Well, what about the vulnerability of those who can't protect themselves as well, we wondered aloud. "I just tried by the way I approached it," said Ms. Mark, getting the point, "not to be exploitative. 1 don't want to exploit people's misery. What this project means to me is, in a way, reaching inward and reaching outward. Do you know what 1 mean? It's me reaching inward just to try and feel and touch these women. And them reaching outwards to try and tell the people that are going to see the pictures: 'Here I am.' And that's what I think a lot about when I photograph. -It's not only me reaching inwards, but I think about the effect that that person is going to have."

We asked how she would characterize her own work. "It's different, depending on the situation," she observed, adding that she is interested in people and the conflicts they are caught in-"the good breaks and the bad breaks that we all get in this world, and the difference between the people that get the good breaks and the ones that get the bad breaks."

Then we asked what seemed to be a question with an easy answer: why does she like photography.

"Sometimes," Ms. Mark began, "I hate photography. I don't always like it. Let's see: why do I like photography? I like it when I'm doing something that's fascinating. I like it because it's opened me up, it's changed my life, it's educated me. Because when it's interesting, it's fascinating. Because it breaks my heart. Because it makes me hate myself-or love myself. Or hate people-or love them. Because it brings out all the emotions and fears and everything about me. It's both made my life fantastic and ruined my life. It's done everything."

"It's made you human?" we felt inclined to ask.

"It's made me human," Ms. Marks agreed, adding, "it's made me also inhuman. It's done everything-all the extremes. I'm very caught up between loving and hating it. When I first started it, I used to talk with so much passion and emotion about how I loved it. And now" she laughs softly-"it's different. I thought it would be easier in after more than 10 years-I've been working at it since 1963 [her first job for pay was for The Pennsylvania Gazette}. But it's much harder, and I have much more mixed feelings about it."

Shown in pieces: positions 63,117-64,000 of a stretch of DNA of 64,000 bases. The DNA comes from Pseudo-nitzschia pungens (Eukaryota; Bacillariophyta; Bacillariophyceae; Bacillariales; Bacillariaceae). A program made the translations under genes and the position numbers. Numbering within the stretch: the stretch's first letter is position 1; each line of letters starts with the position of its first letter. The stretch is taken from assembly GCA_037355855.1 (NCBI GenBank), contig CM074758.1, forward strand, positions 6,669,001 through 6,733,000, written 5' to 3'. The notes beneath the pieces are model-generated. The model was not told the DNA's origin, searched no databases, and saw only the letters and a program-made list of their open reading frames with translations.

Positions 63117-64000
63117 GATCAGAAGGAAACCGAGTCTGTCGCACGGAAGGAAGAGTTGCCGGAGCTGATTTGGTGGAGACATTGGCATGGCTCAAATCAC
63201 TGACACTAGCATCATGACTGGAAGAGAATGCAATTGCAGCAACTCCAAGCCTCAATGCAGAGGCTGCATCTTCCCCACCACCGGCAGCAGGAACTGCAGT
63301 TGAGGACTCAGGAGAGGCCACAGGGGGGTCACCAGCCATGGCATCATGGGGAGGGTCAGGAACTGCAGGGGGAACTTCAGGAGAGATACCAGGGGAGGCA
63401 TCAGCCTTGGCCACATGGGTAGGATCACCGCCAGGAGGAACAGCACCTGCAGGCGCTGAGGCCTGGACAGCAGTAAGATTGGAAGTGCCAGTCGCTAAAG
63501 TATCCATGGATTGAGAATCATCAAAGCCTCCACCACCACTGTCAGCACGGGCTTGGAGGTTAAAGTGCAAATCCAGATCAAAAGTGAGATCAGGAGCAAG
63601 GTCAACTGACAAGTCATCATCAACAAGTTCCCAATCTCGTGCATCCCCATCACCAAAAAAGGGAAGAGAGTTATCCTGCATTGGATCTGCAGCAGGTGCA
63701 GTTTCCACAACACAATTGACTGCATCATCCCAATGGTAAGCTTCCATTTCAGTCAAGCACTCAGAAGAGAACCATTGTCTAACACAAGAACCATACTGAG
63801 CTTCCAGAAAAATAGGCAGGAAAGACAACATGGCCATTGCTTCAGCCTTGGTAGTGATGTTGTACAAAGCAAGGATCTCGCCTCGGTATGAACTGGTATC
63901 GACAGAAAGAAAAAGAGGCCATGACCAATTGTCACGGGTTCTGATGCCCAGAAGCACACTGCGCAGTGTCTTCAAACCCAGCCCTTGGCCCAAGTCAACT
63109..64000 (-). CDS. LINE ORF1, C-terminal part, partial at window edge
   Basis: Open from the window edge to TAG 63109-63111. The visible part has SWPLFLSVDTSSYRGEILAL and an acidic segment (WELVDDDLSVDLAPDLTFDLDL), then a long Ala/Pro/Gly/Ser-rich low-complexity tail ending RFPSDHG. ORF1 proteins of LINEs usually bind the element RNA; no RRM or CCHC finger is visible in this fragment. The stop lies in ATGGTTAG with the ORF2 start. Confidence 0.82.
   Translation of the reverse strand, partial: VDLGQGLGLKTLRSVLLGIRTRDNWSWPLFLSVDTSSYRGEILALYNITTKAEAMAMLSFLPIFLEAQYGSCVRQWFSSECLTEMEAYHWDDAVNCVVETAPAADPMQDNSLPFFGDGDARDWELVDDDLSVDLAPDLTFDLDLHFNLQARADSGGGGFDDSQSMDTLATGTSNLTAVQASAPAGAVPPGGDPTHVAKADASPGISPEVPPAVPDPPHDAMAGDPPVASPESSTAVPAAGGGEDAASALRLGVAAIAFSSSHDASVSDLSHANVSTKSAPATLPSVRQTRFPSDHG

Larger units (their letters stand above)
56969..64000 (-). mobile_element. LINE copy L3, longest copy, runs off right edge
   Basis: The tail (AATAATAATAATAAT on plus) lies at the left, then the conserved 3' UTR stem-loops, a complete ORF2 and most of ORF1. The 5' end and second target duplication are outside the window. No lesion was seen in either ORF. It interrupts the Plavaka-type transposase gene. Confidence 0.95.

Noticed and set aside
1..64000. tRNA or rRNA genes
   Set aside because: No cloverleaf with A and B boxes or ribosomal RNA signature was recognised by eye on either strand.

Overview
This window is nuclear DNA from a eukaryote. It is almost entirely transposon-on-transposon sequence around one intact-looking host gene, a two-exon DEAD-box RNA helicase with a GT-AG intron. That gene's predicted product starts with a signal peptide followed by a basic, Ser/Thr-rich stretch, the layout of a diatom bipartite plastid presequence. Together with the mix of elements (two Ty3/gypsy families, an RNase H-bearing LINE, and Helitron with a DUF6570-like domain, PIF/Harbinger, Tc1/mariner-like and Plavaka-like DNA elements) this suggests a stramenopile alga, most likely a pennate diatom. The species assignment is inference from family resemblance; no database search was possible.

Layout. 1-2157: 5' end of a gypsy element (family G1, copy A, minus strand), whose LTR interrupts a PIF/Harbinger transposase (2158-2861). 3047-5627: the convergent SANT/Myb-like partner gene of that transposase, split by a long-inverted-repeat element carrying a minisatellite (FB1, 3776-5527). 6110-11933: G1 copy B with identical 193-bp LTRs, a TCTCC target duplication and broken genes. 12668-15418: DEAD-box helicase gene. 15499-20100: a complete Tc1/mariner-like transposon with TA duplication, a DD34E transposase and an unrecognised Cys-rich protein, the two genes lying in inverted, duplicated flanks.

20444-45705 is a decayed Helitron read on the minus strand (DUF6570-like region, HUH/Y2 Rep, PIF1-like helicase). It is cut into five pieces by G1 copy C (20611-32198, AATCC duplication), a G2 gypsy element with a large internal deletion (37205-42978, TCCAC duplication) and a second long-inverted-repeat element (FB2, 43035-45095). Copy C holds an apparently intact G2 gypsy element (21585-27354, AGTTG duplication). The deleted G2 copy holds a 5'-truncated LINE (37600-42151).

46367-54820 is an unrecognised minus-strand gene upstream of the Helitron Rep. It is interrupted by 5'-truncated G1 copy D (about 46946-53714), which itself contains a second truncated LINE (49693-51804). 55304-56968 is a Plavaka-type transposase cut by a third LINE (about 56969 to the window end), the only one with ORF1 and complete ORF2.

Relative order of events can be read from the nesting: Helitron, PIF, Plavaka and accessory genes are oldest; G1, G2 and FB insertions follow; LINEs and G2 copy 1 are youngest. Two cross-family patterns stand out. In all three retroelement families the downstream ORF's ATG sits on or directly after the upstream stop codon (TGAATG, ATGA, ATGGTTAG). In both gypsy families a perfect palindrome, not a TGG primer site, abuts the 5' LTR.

We soon wound up the conversation, wished her well on the journey she was to begin in a few days (to Bombay, on assignment), kissed her on the cheek, and walked out into the cold city street.

ANTHONY A. LYLE


101T-106-020
Mary Ellen Mark facing the lens
By Candice Bergen

The women on Ward 81
Photographs by Mary Ellen Mark


300B-002-037


300B-001-022

I once heard a story about two women in a small town in Czechoslovakia. At the end of World War II, as victory drew near and the Germans were forced to flee before the Russian advance, each woman took to the streets in euphoria and attacked the retreating German tanks, yelling abuse and throwing stones. The Germans fired on the first woman and killed her instantly. The second woman, for reasons unknown, was ignored by the fleeing army. Screaming hysterically, she was led away by her compatriots and taken to a mental institution where the doctors finally managed to pacify her. The woman who had been killed became a hero. Her photograph made the front pages of the newspapers. Her name appeared later in schoolbooks. A street was named after her. The woman who had been ignored spent five years in a mental institution. As far as I know, no one ever bothered to photograph her.

Milos FORMAN

Mary Ellen Mark, '62 FA, '64 ASC, is a professional photographer associated with the Magnum agency. These photographs of patients in an Oregon mental hospital are from a book to be published next fall with Karen Folger Jacobs, a writer. Milos Forman directed the film "One Flew Over the Cuckoo's Nest." For more about Ms. Mark, see page 2.

END